Using charted picture motifs in knitting is a fun way to add interest and whimsy to an otherwise plain knitting project. Motifs can be knit into the surface of the work, stitched on later or even worked with beads on the surface of the knitting as the project is knit or once it is completed.
You can find projects that already incorporate motifs, or you can add a motif of your own choosing to an otherwise plain knit project, such as my Bamboo Tank Top. As written it's worked in plain Stockinette Stitch, but it would be easy to add a picture to the center of the chest, along the bottom or in one "corner" of the front of the shirt, for example.
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Motifs in Textured Stitch Patterns
One of the most common -- and easiest -- ways to work a motif on a piece of knitting is by using a contrasting textured stitch pattern. One easy way to do this is to work the chart in Reverse Stockinette Stitch while the rest of the project is worked in Stockinette (or vice-versa). Garter Stitch, Moss Stitch, and Seed Stitch are also commonly used.
When the project is finished, the pattern will stand out from the background because it is worked in a bumpier stitch than the background, or it will recede if the background is the more textured stitch and the image is worked in Stockinette.
Textured stitch patterns are best for very simple, large motifs that make it easy to see what the image is supposed to be. Some examples:
- Sun Washcloth
- Shamrock Basket Liner
- Shamrock Washcloth
- Heart Washcloth
- Fleur de Lis Washcloth
- Spring Chicken Washcloth
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Stranded Knitting and Intarsia
In stranded knitting, the yarn is carried along the back of the work, so it's best not to use this technique over very long stretches between color changes. When big blocks of color are used, you'll usually want to use intarsia, in which a different ball or strand of yarn is used for each color section. It makes for a cleaner wrong side of the work and adds less bulk.
Both techniques might be used in the same pattern when some sections of color are small, and some are large. For example, the Mom Tattoo Bag uses stranded knitting at the bottom of the heart, intarsia as the spaces between the colors grow bigger, and duplicate stitch to work the word "mom."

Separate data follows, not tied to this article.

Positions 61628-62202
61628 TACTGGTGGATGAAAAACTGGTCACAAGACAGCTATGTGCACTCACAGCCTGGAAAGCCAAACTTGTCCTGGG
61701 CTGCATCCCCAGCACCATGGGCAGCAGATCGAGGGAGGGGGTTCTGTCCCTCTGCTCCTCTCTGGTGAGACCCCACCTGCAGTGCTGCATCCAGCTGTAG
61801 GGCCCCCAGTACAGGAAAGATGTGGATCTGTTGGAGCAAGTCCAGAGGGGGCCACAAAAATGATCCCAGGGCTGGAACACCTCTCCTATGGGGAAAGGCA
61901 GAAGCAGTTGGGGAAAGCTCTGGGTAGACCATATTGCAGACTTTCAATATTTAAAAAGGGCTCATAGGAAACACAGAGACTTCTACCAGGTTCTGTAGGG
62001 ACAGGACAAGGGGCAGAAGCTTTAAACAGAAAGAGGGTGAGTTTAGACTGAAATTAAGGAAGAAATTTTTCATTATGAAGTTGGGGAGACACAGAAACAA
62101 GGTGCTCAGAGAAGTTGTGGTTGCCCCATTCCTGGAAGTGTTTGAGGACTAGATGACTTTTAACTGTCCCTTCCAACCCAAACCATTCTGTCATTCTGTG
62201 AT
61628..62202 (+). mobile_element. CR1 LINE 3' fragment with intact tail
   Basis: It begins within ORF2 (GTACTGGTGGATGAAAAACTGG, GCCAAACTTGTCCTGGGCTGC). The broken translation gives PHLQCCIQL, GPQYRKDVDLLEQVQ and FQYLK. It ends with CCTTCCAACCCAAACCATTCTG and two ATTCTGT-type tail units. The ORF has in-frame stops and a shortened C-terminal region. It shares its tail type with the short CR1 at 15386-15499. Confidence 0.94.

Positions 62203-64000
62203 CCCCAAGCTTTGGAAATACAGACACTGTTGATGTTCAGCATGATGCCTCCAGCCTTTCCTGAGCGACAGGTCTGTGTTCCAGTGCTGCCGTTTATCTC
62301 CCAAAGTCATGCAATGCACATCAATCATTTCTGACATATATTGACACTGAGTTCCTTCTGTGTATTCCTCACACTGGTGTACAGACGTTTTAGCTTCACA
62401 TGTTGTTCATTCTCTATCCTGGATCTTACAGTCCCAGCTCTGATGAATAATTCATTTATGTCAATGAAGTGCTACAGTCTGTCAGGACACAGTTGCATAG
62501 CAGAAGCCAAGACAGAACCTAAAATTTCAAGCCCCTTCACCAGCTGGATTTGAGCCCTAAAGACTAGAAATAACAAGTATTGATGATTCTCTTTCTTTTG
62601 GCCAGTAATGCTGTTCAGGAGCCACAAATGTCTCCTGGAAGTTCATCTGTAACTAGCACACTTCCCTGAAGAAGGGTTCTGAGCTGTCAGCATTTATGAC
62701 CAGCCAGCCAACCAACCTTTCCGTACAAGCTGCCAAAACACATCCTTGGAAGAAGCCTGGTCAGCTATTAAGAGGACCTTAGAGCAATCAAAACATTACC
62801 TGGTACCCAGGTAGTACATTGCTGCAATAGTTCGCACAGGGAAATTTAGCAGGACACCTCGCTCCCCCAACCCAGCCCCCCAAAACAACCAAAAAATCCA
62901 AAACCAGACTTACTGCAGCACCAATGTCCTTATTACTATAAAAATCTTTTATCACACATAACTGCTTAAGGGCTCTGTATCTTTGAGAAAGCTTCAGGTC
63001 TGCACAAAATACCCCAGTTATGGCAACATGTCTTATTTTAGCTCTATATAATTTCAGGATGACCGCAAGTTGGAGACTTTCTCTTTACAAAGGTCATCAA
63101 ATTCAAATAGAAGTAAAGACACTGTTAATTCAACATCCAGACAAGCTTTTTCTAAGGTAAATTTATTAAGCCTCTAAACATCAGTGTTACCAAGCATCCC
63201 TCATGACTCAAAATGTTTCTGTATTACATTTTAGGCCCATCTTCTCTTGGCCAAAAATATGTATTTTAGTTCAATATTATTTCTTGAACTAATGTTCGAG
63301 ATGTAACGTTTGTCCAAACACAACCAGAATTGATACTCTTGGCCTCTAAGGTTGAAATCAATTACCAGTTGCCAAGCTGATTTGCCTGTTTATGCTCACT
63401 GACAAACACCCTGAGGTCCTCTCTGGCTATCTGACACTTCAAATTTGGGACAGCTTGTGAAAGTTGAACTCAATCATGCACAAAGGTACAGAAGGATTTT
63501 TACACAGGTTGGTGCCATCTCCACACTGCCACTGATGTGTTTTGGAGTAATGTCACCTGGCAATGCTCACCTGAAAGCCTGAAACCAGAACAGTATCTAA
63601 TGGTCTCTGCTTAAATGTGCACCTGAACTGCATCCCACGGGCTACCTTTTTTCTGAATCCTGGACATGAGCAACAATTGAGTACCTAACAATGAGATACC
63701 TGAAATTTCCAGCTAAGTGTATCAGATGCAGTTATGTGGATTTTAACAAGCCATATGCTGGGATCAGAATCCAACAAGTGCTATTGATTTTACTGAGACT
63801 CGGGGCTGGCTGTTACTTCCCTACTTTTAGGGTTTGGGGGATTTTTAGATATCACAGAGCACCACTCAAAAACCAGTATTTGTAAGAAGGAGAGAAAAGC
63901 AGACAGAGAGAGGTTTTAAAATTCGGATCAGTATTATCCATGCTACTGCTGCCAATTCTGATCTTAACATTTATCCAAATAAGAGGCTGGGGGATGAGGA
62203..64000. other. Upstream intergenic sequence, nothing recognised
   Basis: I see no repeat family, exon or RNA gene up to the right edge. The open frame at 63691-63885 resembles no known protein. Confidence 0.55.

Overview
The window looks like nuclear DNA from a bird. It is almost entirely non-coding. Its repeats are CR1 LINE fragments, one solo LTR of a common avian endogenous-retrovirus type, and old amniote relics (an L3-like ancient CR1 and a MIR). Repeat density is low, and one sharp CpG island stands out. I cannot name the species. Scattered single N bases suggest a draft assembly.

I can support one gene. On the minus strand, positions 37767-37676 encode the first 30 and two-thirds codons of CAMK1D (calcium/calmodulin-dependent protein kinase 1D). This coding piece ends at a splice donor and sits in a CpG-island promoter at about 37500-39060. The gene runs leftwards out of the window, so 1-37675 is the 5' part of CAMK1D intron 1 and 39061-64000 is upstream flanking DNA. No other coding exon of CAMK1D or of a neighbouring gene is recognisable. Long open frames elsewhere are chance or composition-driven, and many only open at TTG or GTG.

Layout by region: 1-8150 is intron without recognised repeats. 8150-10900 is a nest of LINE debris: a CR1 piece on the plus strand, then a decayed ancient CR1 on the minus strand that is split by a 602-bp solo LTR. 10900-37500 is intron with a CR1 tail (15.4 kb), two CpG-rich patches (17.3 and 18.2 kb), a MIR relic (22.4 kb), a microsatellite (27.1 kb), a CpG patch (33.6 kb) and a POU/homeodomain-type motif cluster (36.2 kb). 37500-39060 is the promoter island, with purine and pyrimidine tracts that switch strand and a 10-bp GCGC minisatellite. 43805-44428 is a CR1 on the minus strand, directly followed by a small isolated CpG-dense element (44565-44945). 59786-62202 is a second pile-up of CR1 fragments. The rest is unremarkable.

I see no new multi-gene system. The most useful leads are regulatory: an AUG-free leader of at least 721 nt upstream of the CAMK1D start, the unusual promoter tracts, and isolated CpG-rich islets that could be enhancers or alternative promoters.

More projects with stranded knitting and intarsia or both:
- Women's Fair Isle Socks
- Fair Isle Legwarmers
- Christmas Tree Pillow
- Intarsia Apron
- Color Block Pillow
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Duplicate Stitch Motifs
Another easy way to add an image to a piece of knitting is through duplicate stitch, a method of covering up or duplicating the knit stitches with yarn and a sewing needle.
Also known as Swiss darning, duplicate stitch is a relatively quick and easy way to jazz up Stockinette Stitch (it doesn't work on other stitch patterns). It works best over somewhat small areas, because duplicating the stitches adds bulk and can make the underlying fabric stiff.
It's also a great way to add a bit of detail or extra color to a motif worked in intarsia or stranded, such as adding an eye to a dog or making a faux argyle.
A few patterns using duplicate stitch:
- Felted Halloween Bag
- Olympic Rings
- Star Bib
- Monogram Baby Pillow
- Bunny Hat
- Knit Dreidel
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Beading a Motif
Simple knitting charts, like those used with textured stitch patterns, can sometimes be worked successfully with beads. You can choose to work a bead into every stitch that would otherwise be worked in the textured stitch, or you can just work beads at the edges to provide more of an outline to the motifs.
There are several ways to apply beads to knitting, depending on the size of the beads and yarn you are using, how big a motif you are working and your personal preference for how to add the beads to your work.
You can string the beads onto the yarn before you get started and knit with the beads as you go, add beads as you work with the help of a crochet hook, or sew the beads onto the surface of the knitting after the knitting is done, as in the Beaded Fingerless Gloves.
The Peace Sign Chart shows how to work a motif in beads.